“They feel that their self-worth is tied to their weight, and they will do almost anything to lose weight, whether it be five or 50 pounds.” Shenkman said. “These individuals might believe that medication will help them control their eating habits more effectively.”

Identification of such issues prior to prescription approval is something that providers need to be aware of and screen for, Shenkman said.

“It is so important for providers to complete a comprehensive pre-treatment assessment of their patients who start on weight loss medications. Unsupervised or improper use can lead to malnutrition, unhealthy weight loss, or even a worsening of an undiagnosed and/or undertreated eating disorder or mental health condition.”

But even users who meet all pre-treatment criteria may be turning to the drugs in haste, or believe that they alone will solve their problems, and do so quickly.

“Americans are known for having that ‘quick-fix mentality’ where people often seek quick solutions to their problems, including weight loss,” Shenkman said. “Weight loss medications might promise faster results compared to lifestyle changes, which can take time and dedication.”

Compounding this “quick-fix mentality” is the frustration many feel when they fail to see results after multiple unsuccessful attempts at weight management.

“The abundance of information on diets, exercise routines, and weight loss programs can be overwhelming… Some may turn to medications as they seem more straightforward and require less effort to understand,” explained Shenkman.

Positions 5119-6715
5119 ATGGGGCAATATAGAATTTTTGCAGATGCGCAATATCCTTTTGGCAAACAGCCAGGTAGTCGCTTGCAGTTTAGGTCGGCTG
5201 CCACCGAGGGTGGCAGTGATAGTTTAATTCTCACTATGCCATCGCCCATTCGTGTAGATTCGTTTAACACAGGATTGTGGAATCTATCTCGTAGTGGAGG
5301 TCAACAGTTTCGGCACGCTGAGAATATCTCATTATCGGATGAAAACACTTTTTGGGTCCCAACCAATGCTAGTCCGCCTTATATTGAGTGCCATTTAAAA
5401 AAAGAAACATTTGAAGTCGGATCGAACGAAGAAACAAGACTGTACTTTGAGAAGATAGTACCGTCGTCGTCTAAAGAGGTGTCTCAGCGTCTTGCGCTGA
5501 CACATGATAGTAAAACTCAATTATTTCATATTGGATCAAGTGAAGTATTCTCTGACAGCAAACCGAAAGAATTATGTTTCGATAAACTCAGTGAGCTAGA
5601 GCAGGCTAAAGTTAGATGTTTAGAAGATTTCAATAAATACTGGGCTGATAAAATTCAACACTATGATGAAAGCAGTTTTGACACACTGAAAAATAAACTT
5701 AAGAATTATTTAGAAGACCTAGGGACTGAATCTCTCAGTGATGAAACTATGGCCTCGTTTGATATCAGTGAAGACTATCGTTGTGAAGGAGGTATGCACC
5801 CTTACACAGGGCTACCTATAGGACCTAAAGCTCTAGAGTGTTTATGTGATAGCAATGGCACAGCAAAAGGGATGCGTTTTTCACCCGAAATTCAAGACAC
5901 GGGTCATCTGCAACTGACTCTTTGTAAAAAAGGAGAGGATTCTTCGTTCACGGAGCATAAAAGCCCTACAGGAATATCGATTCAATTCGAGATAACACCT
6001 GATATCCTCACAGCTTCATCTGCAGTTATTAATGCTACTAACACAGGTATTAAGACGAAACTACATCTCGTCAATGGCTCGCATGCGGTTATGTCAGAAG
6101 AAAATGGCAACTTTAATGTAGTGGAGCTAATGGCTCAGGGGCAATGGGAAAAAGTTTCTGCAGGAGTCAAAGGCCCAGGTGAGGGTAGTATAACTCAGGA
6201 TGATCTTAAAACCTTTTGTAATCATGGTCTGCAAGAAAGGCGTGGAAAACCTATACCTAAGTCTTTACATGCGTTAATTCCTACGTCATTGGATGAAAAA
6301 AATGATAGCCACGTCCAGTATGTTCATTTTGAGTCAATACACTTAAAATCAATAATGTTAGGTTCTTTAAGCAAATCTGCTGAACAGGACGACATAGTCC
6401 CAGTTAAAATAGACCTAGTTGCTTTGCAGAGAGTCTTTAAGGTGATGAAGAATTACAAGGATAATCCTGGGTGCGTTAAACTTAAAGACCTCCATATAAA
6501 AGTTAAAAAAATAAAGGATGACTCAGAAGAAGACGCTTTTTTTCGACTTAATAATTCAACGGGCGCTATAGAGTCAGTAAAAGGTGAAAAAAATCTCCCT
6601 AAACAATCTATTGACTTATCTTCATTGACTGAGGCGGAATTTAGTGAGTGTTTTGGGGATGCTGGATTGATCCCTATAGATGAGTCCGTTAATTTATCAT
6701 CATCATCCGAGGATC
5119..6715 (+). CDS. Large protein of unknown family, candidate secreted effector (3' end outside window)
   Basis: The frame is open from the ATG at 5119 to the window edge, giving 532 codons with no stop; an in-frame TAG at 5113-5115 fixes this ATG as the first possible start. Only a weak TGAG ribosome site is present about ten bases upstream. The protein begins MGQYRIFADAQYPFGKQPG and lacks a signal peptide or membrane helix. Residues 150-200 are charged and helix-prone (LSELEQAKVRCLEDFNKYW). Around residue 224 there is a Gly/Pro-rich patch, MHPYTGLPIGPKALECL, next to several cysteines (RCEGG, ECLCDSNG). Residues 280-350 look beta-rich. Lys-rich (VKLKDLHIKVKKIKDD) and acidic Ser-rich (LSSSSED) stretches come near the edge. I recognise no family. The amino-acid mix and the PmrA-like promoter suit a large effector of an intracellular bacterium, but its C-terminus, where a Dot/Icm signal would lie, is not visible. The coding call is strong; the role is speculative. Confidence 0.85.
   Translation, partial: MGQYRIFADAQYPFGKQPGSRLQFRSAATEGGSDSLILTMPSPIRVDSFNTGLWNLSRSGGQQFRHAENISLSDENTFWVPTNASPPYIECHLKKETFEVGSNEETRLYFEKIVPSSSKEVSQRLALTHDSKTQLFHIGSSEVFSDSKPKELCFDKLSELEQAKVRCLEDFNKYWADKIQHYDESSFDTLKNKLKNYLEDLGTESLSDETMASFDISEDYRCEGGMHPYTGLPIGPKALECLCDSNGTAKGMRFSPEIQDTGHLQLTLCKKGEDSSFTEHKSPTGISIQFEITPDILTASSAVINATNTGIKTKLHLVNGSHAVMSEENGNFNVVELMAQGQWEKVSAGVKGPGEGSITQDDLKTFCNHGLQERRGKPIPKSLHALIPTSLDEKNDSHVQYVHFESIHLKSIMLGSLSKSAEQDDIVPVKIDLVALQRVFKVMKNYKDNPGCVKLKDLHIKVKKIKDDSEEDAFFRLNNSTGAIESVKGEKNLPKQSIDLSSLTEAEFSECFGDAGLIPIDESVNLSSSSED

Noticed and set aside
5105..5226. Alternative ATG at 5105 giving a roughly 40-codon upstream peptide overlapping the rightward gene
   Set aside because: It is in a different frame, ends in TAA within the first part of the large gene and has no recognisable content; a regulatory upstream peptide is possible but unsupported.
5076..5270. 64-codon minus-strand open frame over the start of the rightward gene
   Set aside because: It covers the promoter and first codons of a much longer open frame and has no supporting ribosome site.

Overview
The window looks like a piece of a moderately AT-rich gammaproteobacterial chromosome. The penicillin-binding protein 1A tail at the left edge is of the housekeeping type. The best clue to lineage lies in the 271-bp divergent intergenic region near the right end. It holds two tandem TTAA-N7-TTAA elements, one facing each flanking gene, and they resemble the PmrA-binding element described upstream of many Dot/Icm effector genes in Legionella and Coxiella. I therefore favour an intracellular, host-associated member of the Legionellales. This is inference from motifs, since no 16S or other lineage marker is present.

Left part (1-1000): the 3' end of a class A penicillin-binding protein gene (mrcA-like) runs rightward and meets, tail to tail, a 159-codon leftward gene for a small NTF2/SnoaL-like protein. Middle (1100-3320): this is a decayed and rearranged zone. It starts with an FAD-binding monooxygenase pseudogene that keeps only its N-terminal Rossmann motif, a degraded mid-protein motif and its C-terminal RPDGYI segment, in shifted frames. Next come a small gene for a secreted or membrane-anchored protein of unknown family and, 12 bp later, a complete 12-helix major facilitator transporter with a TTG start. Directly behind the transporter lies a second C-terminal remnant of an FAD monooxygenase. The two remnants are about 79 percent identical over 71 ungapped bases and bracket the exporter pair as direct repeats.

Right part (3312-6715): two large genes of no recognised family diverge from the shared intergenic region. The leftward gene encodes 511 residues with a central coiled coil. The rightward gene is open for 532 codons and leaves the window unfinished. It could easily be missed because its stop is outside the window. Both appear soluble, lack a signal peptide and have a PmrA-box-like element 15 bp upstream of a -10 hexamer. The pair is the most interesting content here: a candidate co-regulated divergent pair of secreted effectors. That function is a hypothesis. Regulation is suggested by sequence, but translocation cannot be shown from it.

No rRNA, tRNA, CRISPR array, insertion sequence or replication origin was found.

But, as health care providers know, they are far from straightforward. All drugs, including Ozempic and Wegovy, come with the potential for side effects, which can vary with the individual. Headlines this summer focused on reports of users experiencing gastroparesis, described by Shenkman as the “the slowing down or ‘paralysis’ of the digestive system and gastric (or stomach) emptying.”

Though most often reported to cause nausea and vomiting, complications of gastroparesis can be quite serious.

“If someone continues the medication and experiences chronic gastroparesis, complications to be aware of include malnutrition, dehydration, acid reflux, blood sugar control and even bowel obstruction,” Shenkman said.

The American Society of Anesthesiology also recently issued guidance on the use of such drugs prior to surgery, given potential life-threatening complications.

“When prescribing anti-obesity medication, it is the responsibility of healthcare providers to inform patients about potential side effects and risks associated with the medication,” Shenkman said. “It is also the right of the patient/consumer to ask questions and understand what they are putting in their body. A thorough discussion about benefits and possible adverse effects can help patients make informed decisions about their treatment.”

Many users may also not fully understand that these drugs are usually taken long-term, even after reaching a desired weight. Stopping without the knowledge of how to keep the weight off may lead to its return. Considering the pros and cons of the drugs, Shenkman’s advice is simple.

“Weight loss medications should always be used as part of a comprehensive weight management plan, which includes a balanced diet, regular physical activity, and lifestyle changes. Relying solely on medications without addressing other aspects of weight management is not likely to lead to long-term success no matter how long you stay on a medication.”

Connect with:
  • Rebecca Shenkman
    Rebecca Shenkman Director of the MacDonald Center for Nutrition Education and Research | M. Louise Fitzpatrick College of Nursing

    Rebecca Shenkman, MPH, RD, LDN, is an expert in nutrition, weight management, and using food to help prevent and control disease